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PoliticsWorldUS Navy veteran in quest of love landed in jail in Iran

US Navy veteran in quest of love landed in jail in Iran

'I was a dumb American pursuing love,' says US Navy veteran Michael White who was interrogated over months about why he had come to Iran

US Navy veteran Michael White’s long-anticipated trip to Iran was already a disappointment. The love interest he had gone to visit had stopped seeing him while he idled away hours in his hotel room by himself. Then it got much worse.

On his final day, the car he and his tour guide were in was abruptly cut off by another vehicle with a passenger frantically waving his hands at them. He recalls three men getting out, one with a video camera, forcing him into their car and him to an office for questioning. From there, it was on to jail, where orange-tinted water spewed from the sink and shower and prison-issued dirty sandals proved useful in shoving sewer roaches in the bathroom into the toilet.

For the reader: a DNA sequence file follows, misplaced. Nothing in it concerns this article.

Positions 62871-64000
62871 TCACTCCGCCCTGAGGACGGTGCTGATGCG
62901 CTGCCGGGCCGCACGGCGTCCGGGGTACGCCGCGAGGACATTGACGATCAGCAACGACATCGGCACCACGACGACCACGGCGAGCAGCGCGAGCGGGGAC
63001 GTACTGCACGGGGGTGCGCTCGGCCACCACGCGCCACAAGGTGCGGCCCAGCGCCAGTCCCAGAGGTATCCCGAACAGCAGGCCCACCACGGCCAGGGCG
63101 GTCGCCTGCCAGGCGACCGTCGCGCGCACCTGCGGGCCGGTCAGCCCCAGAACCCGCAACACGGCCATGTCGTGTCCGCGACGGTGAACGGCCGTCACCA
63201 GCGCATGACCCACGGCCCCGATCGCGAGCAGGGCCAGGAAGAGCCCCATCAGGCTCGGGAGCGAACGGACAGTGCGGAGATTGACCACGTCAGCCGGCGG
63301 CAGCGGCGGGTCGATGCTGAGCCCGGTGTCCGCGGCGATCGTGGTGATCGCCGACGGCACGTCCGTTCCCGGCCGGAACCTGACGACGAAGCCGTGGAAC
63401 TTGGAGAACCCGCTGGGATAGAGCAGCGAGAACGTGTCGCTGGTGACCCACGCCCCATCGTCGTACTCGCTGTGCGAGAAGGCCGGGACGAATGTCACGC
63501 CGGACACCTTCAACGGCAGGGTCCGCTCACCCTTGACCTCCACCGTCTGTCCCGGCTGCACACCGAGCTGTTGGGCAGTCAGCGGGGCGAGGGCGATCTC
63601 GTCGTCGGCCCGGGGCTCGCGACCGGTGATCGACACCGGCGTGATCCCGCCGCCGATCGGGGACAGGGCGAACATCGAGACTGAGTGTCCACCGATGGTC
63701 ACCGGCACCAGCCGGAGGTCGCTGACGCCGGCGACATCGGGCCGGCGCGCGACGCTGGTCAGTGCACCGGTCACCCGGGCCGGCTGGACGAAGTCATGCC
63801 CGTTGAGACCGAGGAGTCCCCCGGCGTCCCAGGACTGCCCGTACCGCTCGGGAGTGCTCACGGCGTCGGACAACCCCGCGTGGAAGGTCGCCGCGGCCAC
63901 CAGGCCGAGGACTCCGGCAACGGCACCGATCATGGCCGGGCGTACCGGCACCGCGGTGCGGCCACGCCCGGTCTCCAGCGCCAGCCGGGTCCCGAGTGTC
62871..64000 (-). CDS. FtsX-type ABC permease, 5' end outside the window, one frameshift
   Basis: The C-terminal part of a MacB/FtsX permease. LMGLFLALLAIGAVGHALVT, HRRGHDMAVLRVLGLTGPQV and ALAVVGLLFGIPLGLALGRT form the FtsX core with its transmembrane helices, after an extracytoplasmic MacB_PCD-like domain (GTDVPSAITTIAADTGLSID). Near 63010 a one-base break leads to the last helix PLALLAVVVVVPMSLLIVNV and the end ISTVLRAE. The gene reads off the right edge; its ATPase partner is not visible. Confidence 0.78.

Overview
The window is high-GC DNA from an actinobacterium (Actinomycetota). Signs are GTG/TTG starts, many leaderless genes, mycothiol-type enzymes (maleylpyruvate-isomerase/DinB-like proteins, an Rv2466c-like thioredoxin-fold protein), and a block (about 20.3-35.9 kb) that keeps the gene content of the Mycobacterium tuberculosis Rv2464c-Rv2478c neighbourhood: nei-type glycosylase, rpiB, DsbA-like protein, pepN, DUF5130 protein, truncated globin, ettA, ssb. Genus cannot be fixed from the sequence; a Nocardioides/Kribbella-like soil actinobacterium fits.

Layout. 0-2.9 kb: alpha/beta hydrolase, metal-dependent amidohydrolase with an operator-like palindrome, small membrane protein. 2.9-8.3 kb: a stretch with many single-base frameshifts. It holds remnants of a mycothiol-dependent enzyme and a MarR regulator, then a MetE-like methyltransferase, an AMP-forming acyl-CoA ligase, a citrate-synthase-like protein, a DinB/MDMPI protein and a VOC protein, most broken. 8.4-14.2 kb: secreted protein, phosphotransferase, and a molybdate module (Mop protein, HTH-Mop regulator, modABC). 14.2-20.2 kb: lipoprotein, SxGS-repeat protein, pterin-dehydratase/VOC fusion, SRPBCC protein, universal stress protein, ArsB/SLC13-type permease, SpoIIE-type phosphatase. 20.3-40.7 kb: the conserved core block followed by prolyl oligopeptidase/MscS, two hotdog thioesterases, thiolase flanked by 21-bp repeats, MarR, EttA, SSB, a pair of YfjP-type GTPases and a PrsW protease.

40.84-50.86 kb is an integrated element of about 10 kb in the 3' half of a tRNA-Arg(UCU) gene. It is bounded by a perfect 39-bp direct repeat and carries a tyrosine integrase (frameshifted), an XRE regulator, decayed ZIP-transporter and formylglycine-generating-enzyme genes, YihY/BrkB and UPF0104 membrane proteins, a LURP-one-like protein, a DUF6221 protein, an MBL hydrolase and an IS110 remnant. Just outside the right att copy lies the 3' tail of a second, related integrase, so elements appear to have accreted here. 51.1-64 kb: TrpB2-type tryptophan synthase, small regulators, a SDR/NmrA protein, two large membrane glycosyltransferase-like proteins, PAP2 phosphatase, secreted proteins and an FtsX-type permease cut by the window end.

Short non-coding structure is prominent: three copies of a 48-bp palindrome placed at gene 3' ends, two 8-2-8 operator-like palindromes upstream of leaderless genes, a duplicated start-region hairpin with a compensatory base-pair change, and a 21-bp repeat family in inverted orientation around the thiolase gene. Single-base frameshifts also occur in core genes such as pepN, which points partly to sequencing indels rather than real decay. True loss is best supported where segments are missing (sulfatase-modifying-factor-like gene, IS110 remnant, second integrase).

A handwritten journal he wrote behind bars offers new details about his ordeal in Iran, which ended last June when the State Department secured the US Navy veteran’s release. In it, he catalogues physical abuse from his jailers and taunts from fellow inmates while held on dubious allegations. He writes tenderly of the woman he visited even while likening himself to a mouse lured into a trap. And he brands himself a “political hostage,” held on pretextual charges to secure concessions from the US.

Seven months after his release, White is trying to reassemble his life in Mexico, unsure what comes next but eager to share his story.

“I don’t want the government of Iran to think that, ‘Oh, Mike White’s out of here, he’s going away, he’s going to be quiet,’” he said in a recent interview. “That’s not going to happen. Believe me, if only you understood the fear and anger inside of me as a result of what they did.”